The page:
Abstract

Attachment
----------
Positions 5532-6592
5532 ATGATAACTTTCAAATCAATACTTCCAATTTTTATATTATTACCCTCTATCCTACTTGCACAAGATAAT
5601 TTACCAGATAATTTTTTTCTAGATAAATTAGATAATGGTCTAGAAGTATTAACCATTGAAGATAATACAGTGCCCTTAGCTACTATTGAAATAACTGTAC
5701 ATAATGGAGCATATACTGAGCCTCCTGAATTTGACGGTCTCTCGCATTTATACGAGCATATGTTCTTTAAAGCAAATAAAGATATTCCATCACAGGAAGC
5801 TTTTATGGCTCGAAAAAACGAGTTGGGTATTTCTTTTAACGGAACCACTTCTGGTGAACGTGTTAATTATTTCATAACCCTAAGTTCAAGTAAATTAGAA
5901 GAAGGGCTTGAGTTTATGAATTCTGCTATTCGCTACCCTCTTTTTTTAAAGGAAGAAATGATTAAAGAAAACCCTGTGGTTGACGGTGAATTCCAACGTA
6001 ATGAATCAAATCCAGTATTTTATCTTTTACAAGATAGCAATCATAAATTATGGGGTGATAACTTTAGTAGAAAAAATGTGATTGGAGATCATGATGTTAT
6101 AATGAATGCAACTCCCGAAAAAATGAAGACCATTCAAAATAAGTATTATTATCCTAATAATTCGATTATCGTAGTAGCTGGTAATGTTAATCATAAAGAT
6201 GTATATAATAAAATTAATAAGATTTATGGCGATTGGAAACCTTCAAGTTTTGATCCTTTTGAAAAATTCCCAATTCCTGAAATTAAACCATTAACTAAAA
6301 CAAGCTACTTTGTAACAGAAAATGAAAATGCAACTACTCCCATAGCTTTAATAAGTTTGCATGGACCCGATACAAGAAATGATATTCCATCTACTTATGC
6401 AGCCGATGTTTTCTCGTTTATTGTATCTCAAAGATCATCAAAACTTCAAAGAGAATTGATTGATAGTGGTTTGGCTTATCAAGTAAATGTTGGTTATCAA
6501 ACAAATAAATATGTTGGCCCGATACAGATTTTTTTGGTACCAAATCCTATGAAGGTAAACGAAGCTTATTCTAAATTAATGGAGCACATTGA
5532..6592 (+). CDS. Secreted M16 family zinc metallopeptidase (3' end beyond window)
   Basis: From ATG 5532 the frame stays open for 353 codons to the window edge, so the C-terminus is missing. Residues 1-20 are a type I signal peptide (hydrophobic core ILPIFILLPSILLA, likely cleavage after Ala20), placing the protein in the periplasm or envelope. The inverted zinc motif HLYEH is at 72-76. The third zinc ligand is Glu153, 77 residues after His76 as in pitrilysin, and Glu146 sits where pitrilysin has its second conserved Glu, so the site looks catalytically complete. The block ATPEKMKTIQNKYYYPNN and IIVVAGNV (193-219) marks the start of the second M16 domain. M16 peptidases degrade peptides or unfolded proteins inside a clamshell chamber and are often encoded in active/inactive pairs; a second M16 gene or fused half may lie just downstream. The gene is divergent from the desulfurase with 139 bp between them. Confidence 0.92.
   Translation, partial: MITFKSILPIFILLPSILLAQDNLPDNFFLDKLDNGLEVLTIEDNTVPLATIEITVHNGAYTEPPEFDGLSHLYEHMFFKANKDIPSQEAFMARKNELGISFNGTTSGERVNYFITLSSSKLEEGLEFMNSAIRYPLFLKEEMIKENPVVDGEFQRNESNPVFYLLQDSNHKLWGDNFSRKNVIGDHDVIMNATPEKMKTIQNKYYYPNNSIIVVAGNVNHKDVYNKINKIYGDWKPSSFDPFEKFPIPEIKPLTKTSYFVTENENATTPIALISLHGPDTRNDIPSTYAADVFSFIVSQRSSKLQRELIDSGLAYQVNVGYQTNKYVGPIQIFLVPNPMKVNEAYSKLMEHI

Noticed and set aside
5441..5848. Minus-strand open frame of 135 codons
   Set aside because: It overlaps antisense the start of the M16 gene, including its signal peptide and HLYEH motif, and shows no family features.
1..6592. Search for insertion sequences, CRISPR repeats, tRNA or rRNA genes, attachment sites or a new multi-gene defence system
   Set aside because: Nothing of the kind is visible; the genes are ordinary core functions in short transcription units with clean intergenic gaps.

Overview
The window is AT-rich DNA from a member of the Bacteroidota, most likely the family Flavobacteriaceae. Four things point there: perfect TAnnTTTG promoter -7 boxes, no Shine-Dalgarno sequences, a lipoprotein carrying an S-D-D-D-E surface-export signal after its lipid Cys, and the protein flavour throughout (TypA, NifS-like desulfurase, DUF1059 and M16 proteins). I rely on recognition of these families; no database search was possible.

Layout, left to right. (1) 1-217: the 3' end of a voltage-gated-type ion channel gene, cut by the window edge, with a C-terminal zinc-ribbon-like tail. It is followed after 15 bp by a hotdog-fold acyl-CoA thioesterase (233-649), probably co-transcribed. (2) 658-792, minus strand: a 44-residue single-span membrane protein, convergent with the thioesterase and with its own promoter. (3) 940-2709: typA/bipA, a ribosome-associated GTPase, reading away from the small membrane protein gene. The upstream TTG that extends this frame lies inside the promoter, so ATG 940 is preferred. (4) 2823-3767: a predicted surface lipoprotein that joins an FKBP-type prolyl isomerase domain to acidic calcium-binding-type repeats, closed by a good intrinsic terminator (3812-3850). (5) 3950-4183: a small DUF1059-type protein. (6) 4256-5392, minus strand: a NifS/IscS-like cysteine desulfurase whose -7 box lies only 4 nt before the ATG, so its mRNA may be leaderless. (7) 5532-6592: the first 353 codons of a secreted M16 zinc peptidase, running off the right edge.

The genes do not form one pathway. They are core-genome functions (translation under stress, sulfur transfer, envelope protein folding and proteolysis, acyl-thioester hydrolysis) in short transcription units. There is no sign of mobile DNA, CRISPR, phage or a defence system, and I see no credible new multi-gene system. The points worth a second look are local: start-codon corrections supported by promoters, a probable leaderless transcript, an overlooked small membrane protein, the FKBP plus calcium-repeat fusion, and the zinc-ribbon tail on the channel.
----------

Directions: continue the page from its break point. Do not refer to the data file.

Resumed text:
In theory, stratified media in which the layers are elastically homogeneous and isotropic approximate transversely isotropic media with an axis of symmetry perpendicular to layering when the seismic wavelength is sufficiently longer than the layer spacing. The phenomenon has been attributed to fine scale bedding laminations. We have made a partial test by making laboratory measurements of compressional-wave velocities parallel and perpendicular to layering in fabricated samples consisting of glass and epoxy. We found no statistically significant difference between observation and theory in this limited test. Further, having used several frequencies, we found that the velocities progressively change from the long-wave values toward those predicted by the time-average relation, as expected. Finally, it has been proposed that the long-wave approximation holds when the ratio of the seismic wavelength to layer thickness (lambda /d) is 10-100. We found that the minimum ratio was highest in the midrange of composition (half glass, half epoxy), even though the samples in that range have the smallest combined layer thickness. This result suggest that the frequency dependence of anisotropy in layered media is a function of the proportions of the materials as well as the thickness of the layers.--Modified journal abstract.

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